It also draws attention to what the official top leadership of the AFL-CIO is not doing. It is a disgrace that they recently issued a statement defending police unions. There is absolutely no reason — considering this tremendous revolution that’s been taking place everywhere — why these leaders didn’t call for some kind of general strike so that workers could come out, even if only for an hour, and solidify themselves with this anti-racist, anti-white-supremacist struggle. But the leadership is not inclined to do that. 

That’s another reason why the present leadership of the AFL-CIO really needs to be replaced by a more progressive and revolutionary leadership. I think that’s a struggle that has been going on. There’s a lot to say about that. But I think it’s going to pick up a lot of steam because of the events of recent weeks. 

‘Unprecedented multinational movement’

There’s something deeper going on, something that has not necessarily been said outright yet, but it is there. Why is this uprising so multinational? Why are so many young white people involved in it, marching side by side with their Black and Brown comrades? That’s a new development, we thought, in the Black Lives Matter movement over the past five or six years.  But in recent weeks, it’s gotten even bigger and more unprecedented. Is it because they are better on a moral level? I don’t think that’s quite it. 

I think that what’s happening in the world — the decline of capitalism, the exposure of capitalism and the pillars that it’s built on, and the impact that the demise of capitalism is having on young people, not only in this country, but around the world — is leading to a new level of consciousness. At least in an incipient way, it is very revolutionary. I think these struggles are multinational because whites are finally realizing that it’s in their interest to join with Black and Brown people.

This is because — as some of us old Marxists used to say, and we got it from Marx himself — white skin or white workers will really never be free under capitalism as long as Black people are either oppressed or enslaved — or people are kneeling on our necks and killing us.  I think they get that. This is really the beginning of a revolution, at least in the view of some of us. The first part of it is smashing white supremacy. But it’s going on to the next level.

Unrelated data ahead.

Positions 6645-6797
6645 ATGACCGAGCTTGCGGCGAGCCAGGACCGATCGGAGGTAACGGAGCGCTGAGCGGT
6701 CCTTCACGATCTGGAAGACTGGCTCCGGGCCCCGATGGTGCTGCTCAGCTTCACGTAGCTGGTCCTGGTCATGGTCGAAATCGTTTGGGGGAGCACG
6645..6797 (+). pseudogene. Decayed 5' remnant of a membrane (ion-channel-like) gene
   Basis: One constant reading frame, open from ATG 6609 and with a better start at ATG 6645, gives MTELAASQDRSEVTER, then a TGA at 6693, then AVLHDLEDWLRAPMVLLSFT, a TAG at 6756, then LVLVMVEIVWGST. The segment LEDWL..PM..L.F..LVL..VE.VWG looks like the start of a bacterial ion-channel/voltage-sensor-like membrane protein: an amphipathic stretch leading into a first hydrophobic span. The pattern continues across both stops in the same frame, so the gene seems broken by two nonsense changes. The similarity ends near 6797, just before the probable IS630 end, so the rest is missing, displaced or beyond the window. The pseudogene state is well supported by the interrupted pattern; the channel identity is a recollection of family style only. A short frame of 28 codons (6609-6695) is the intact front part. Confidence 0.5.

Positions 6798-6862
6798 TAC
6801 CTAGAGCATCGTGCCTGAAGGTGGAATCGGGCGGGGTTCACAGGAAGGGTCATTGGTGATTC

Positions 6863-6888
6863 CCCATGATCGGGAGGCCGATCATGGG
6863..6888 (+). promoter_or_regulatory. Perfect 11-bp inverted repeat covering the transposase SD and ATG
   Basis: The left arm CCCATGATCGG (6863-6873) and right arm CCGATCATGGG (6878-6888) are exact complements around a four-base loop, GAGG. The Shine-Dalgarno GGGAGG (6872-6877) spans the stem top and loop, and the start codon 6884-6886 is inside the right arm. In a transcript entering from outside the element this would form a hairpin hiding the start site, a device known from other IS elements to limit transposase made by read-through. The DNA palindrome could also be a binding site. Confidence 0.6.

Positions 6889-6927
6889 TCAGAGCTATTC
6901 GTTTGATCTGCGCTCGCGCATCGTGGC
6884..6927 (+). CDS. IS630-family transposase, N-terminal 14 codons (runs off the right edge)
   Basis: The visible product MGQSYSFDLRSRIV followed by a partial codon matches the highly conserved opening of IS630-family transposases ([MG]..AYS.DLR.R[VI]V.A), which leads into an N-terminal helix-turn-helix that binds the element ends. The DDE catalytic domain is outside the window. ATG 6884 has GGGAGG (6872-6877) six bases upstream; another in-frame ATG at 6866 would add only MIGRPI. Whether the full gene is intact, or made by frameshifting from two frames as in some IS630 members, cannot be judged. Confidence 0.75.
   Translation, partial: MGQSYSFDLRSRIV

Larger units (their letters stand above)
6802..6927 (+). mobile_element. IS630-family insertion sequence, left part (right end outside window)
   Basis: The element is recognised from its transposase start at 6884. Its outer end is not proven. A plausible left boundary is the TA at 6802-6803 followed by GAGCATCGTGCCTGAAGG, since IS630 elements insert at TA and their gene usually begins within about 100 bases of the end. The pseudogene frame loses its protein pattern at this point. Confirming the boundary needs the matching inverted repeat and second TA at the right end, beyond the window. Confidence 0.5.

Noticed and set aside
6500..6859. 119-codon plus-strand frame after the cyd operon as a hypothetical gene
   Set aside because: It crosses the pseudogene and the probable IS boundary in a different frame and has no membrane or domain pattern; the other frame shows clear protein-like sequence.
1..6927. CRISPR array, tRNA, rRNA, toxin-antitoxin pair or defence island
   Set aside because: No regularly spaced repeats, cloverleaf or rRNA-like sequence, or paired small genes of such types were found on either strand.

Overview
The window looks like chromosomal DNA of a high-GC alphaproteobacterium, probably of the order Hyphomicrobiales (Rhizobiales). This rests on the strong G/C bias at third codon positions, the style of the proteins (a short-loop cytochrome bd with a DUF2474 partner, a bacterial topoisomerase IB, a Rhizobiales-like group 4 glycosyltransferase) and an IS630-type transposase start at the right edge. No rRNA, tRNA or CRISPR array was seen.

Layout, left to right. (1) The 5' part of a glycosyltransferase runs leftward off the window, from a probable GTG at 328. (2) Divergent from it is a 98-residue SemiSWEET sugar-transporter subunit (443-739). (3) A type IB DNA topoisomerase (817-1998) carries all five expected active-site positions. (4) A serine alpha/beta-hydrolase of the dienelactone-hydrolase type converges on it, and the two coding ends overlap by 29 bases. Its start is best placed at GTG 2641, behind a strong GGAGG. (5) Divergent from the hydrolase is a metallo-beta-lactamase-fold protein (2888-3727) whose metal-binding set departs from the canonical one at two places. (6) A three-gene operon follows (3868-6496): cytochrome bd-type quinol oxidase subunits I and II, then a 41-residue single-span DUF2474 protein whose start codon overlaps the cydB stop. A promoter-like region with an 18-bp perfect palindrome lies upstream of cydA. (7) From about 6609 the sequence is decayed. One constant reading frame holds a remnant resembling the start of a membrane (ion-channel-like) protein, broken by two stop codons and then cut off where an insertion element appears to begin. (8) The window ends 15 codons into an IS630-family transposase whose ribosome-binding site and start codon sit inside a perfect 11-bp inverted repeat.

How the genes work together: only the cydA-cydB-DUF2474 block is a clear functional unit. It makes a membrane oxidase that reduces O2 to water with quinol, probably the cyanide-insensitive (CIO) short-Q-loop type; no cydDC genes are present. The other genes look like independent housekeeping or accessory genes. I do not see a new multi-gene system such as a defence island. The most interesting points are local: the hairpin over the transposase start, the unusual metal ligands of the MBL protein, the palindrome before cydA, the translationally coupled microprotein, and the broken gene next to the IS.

I think the young people, but not just the young people, are in motion. They are realizing they have no future under capitalism and that white supremacy and patriarchy are pillars of capitalism.  They want to get rid of all that, not only in this country, but everywhere.

I think they understand — and more of us are understanding — that in a sense what Trump’s election was about was a desperate, reactionary attempt to stop the revolution from coming.  They saw this coming. They saw the handwriting on the wall.  But what we’re seeing now is the real revolt against that attempt — and it’s pushing it back. 

Two competing paths in struggle ahead 

As we move forward, we’ll see there will be two competing paths that this struggle is going to take. One path will be led by the liberal bourgeoisie which is trying to catch up and sound like they’re on the right side, so they can co-opt the struggle with sloganeering and measures. This is what they do. 

On the other hand, there are the masses who want to tear stuff down, and realize that even if the first thing you tear down is a statue, that’s just symbolic of the fact that we need to tear down systems like capitalism. These two paths will be contending, and that’s going to be a protracted struggle. 

But for the masses to come out ahead, there’s going to be a time when it’s no longer sufficient for these uprisings to be spontaneous. They are great, and they accomplish a lot, and they push things forward. 

But the time is going to come when the struggle needs to be organized, and revolutionaries will have to be involved and will need to influence it and lead it.  That’s where we can really accomplish some of the revolutionary goals that we have. That requires organization. 

That’s why there is Workers World Party.  We are hoping that those of you who understand this, who are moving in that direction, will look into joining Workers World Party.  Now is the time.  It’s very decisive. What you do can make a big difference.